Jerry West : The Life and Legend of a Basketball Icon

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  • Format: Hardcover
  • Copyright: 2010-02-23
  • Publisher: ESPN
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When in 1969 the NBA sought an emblem for the league, one man was chosen above all as the icon of his sport: Jerry West. Silhouetted in white against a red-and-blue backdrop, West's signature gait and left-handed dribble are still the NBA logo, seen on merchandise around the world. In this marvelous book - the first biography of the basketball legend - award-winning reporter and author Roland Lazenby traces Jerry West's brilliant career from the coalfields near Cabin Creek, West Virginia, to the bare-knuckled pre-expansion era of the NBA, from the Lakers' Riley-Magic-Kareem Showtime era to Jackson-Kobe-Shaq teams of the early twenty-first century, and beyond. But fame was not all glory. Called "Mr. Clutch" West was an incomparable talent-flawless on defense, possessing unmatched court vision, and the perfect jumper, unstoppable when the game was on the line. Beloved and respected by fans and fellow players alike, West was the centerpiece of Lakers teams that starred such players as Elgin Baylor and Wilt Chamberlain, and he went on to nine NBA Finals. Yet in losing eight of those series, including six in a row to the detested Boston Celtics, West became as famous for his failures as for his triumphs. And that notoriety cast long shadows over West's life on and off the court. Yet as the author discovered through scores of exclusive interviews with West's teammates, colleagues, and family members, West channeled the frustration of his darkest moments into a driving force that propelled his years as an executive. And in this capacity, the success that often eluded West on the court has enabled him to reach out to successive generations of players to enrich and shape the sport in immeasurable ways. Though sometimes overshadowed by flashier peers on the court, Jerry West nevertheless stands out as the heart and soul of a league that, in fifty years, has metamorphosed from a regional sideshow into a global phenomenon. And in Jerry West, Roland Lazenby provides the ultimate story of a man who has done more to shape basketball than anyone on the planet.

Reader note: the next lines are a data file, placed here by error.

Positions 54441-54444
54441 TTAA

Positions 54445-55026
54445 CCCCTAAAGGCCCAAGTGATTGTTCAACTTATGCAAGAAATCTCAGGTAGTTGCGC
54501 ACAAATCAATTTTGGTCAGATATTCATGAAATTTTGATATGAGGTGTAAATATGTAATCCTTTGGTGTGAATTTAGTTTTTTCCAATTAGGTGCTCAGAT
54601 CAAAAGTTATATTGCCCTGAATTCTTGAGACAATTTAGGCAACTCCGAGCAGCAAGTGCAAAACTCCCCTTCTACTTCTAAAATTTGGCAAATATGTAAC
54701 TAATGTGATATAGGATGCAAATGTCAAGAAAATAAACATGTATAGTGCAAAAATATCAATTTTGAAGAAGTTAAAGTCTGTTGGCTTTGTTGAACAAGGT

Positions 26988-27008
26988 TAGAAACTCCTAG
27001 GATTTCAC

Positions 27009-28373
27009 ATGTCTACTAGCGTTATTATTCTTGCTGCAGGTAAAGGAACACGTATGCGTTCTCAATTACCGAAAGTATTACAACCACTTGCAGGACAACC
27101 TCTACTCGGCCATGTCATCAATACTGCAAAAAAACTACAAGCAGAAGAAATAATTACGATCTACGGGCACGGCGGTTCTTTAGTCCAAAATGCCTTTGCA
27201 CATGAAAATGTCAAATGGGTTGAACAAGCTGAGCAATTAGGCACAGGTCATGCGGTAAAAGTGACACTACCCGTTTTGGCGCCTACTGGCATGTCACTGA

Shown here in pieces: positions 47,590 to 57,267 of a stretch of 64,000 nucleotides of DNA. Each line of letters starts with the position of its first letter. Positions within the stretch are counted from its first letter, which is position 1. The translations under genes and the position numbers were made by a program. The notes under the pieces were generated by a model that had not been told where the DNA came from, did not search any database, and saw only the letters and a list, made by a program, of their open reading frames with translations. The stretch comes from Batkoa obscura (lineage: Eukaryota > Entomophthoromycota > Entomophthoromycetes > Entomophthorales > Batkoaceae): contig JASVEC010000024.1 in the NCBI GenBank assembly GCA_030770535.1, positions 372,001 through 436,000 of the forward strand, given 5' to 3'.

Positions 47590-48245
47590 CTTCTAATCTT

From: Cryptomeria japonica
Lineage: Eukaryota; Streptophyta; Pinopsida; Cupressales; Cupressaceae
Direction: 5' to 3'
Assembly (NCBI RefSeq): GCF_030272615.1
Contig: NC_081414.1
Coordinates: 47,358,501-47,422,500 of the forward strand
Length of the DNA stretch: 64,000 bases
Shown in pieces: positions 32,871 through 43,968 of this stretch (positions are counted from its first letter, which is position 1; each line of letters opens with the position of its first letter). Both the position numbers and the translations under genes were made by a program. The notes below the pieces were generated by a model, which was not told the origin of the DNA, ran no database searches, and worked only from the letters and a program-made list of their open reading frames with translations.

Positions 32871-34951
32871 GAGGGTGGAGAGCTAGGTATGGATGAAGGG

Author Biography

Roland Lazenby has taught journalism at Virginia Tech and Radford University for two decades and is the author of Mindgames: The Long, Strange Journey of Phil Jackson and The Show: The Inside Story of the Los Angeles Lakers, among other books. He is a frequent contributor to sports documentaries, including ESPN’s "Sports Century," and a regular guest on television and radio programs. Lazenby’s work has been cited in numerous publications and websites, including Sports Illustrated, the Washington Post, and NBA.com.

Table of Contents

Introductionp. xiii
Sagap. 2
West, by God, Virginiap. 18
Heartbreakp. 38
The Locomotivep. 76
The Discoveryp. 112
The Mountaineerp. 142
The Hopefulp. 170
The Lakerp. 188
The Horrorp. 212
Miseryp. 246
The Logop. 280
The Last Chancep. 298
A "Wearing Thing"p. 332
The After Lifep. 362
Acknowledgmentsp. 389
Notesp. 391
Bibliographyp. 401
Indexp. 405
Table of Contents provided by Ingram. All Rights Reserved.


Chapter One

Our grandfather wasn't much of a man.

-Charles West


Roane County, West Virginia, December 1910

The small boy placed everything that was his, mostly a few tattered clothes, in a paper bag and set out over the hill for the long walk in the cold to a neighbor's farm. It was Christmas 1910, and his mother had just died. There had been a pine coffin and a hurried funeral, and now he was all alone. Fear and confusion welled up in his ten-year-old heart as he trudged along, holding tightly to that bag.